I began a short search and immediately found this article that talks about mapping the genetic diversity of Cherimoyas 
https://www.ncbi.nlm.nih.gov/pmc/articles/PMC3253804/

I also came upon this more interesting article regarding breeding strategies for Atemoyas and Cherimoyas which touches upon creating seedless fruit through utilization of polyploids to create seedless triploid, which I theorized in another thread, which was based on the process of creating seedless watermelons.
https://www.actahort.org/books/497/497_13.htm

Anyways, to make a long story longer, I am seriously contemplating some future breeding projects to focus on creating an excellent tasting fruit with lower seed count, high sugar, high acid and most importantly self pollinating. Leo Manuel already created something to this extent but Iím not going to settle and Iím thinking about crossing Leoís hybrid #3 with Dr. white, Pierce, El Bumpo or Orton. Maybe all 3?

Anybody have any good articles, suggestions or reasons why I shouldnít do it? Thanks in advance for any comments.

Simon

Edited to correct tetraploid to triploid

3
Tropical Fruit Discussion / Indian Mango season 2018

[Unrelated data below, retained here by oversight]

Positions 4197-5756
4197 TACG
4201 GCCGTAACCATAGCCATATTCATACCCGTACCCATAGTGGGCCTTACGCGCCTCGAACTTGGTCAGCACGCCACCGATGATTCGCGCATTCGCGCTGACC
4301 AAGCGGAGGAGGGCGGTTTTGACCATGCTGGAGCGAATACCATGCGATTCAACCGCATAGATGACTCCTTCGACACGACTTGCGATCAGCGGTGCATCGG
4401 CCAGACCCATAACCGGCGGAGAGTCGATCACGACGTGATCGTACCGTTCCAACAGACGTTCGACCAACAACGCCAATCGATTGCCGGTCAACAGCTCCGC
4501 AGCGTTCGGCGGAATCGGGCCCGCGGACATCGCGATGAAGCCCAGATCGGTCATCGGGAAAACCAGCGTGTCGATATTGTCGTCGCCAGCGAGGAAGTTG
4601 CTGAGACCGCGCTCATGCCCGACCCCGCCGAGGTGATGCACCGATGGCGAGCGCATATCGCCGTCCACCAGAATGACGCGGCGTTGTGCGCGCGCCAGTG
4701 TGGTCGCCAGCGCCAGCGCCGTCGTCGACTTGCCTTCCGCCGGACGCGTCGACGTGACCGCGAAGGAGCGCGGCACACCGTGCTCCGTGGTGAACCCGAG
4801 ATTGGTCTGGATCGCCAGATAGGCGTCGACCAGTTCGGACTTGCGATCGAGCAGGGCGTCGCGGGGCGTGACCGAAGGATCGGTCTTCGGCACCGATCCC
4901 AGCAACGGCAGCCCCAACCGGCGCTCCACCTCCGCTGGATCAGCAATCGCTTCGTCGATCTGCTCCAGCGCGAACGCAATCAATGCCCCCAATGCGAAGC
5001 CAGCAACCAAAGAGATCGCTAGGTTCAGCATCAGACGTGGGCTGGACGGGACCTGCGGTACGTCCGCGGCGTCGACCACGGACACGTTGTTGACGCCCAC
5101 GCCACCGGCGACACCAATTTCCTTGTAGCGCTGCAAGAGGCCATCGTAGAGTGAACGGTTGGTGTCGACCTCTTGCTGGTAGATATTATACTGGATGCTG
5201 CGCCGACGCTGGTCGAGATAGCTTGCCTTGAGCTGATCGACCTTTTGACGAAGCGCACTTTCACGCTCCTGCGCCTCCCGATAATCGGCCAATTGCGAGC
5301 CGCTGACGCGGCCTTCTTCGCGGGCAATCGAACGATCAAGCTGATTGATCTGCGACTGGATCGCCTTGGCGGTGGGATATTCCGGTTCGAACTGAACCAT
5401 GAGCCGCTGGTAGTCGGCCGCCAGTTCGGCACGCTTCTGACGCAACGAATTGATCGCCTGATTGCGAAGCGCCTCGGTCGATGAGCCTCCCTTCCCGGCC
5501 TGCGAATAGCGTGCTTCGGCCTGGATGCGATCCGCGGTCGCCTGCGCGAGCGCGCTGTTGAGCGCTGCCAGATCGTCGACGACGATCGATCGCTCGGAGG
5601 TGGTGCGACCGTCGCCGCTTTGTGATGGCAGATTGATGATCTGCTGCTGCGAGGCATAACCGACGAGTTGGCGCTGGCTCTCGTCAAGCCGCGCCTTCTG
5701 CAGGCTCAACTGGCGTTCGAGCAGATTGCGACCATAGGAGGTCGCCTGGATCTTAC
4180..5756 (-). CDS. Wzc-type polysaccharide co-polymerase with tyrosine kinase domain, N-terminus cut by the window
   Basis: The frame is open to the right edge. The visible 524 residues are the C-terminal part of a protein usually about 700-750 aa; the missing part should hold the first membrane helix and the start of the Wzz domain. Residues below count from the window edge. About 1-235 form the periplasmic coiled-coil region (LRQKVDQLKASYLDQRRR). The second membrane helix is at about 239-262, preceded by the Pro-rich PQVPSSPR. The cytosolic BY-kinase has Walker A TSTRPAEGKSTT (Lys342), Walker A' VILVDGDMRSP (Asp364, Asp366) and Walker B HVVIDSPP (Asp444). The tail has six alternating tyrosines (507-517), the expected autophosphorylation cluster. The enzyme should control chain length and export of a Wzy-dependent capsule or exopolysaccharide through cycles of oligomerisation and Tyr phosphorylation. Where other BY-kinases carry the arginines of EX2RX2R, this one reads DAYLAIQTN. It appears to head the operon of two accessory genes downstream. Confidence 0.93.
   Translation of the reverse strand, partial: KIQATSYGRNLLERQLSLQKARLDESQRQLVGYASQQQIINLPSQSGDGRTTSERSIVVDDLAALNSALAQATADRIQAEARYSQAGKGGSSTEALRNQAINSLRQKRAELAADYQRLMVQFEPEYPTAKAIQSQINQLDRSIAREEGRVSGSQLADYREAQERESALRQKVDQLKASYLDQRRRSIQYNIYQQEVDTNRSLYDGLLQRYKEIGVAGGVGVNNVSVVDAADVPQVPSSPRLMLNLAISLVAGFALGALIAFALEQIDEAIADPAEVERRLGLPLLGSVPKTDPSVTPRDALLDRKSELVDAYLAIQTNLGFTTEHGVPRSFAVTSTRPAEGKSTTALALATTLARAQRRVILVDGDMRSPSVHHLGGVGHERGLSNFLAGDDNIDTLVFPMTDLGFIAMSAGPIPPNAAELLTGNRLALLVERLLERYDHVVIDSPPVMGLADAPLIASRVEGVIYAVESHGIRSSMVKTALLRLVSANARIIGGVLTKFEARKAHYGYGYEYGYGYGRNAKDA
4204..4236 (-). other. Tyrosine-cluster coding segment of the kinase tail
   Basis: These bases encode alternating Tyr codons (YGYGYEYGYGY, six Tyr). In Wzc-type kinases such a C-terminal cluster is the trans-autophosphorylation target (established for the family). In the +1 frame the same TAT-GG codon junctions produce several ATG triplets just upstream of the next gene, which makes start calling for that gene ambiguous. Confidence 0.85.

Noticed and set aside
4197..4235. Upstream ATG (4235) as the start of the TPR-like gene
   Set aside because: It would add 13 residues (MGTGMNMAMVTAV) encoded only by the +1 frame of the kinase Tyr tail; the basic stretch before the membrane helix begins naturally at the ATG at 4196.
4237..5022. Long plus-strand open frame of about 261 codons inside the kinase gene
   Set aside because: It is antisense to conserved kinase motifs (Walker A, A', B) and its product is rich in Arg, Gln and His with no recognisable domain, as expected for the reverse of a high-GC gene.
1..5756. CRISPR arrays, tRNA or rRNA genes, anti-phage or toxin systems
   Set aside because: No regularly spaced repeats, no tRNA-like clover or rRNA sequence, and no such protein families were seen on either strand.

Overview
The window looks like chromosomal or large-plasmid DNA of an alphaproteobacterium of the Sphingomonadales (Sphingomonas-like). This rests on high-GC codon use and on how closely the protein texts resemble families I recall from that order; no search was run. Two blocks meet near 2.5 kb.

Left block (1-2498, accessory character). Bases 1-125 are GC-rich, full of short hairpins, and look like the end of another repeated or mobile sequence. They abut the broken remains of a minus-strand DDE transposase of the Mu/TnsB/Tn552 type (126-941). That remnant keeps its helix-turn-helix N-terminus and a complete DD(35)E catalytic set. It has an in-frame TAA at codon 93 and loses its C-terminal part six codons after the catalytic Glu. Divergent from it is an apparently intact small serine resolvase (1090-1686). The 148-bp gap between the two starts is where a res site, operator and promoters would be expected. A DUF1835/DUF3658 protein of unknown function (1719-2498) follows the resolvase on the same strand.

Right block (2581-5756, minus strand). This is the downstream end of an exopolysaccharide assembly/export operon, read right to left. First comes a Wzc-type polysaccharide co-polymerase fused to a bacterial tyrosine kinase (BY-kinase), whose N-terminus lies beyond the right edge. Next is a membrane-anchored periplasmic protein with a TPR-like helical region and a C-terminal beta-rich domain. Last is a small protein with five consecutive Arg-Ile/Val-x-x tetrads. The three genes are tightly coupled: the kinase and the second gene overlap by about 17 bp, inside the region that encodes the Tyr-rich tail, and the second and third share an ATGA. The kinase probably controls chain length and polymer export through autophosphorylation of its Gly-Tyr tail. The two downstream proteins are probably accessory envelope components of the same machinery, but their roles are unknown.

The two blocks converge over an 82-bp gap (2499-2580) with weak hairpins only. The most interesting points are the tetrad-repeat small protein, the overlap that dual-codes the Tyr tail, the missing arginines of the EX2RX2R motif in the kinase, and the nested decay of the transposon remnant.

« on: March 24, 2018, 11:51:46 AM »
Any news about the 2018 Indian Mango Season? Hereís what Iíve gathered so far:

According to MangosZZ.com, the season starts in 22 days.
They are introducing a new variety called Swarna Rekha( AKA Sunderi) from Andhra Pradesh.

Hereís a link to last years thread: http://tropicalfruitforum.com/index.php?topic=23153.msg287468#msg287468

Iíll update this thread as I get more info.

Simon

4
I would like to know a hat everyone is getting for their Brix readings of the various citrus you are growing. It would be great if you can provide the variety name and what month you harvested. Iíd would be great if you can provide any additional info such as flavor descriptions or anything else you feel is relevant. Thanks,

Gold Nugget, March, 14% Brix
Tango, March, 16% Brix

Even though the Tango has higher Brix, it tasted much more tart than the Gd Nugget because of the sugar acid ratio. My pH meters membrane dried out so I canít get an acidity reading but Iím sure the Tango has a lot more acid than the Gold Nugget.

On a side note, I like to cure my Tango and/or any other citrus that tastes a bit too tart for me by allowing them to cure at room temperature for about 2-3 weeks. The acidity level seems to drop off which brings out the sweetness of the fruit.

Simon


5
Tropical Fruit Discussion / Lychee grafting experiments
« on: February 25, 2018, 06:01:41 PM »
Lychees are one of my favorite fruit and Iíve been growing them for some time now but unfortunately they just donít grow well in ground at my house because of my alkaline soil and water. Iíve resorted to growing them in pots for now and I also planted trees at my in laws place where their soil is closer to neutral pH.

In the past, I was growing some highly coveted varieties like Kwa Luk, No Mai Tsze and Salathiel but they all eventually succumbed to my poor soil conditions. Reports from people I contacted in Florida indicated that Kwa Luk and No Mai Tsze are particularly susceptible adverse soil conditions and many of the trees for these two varieties eventually died.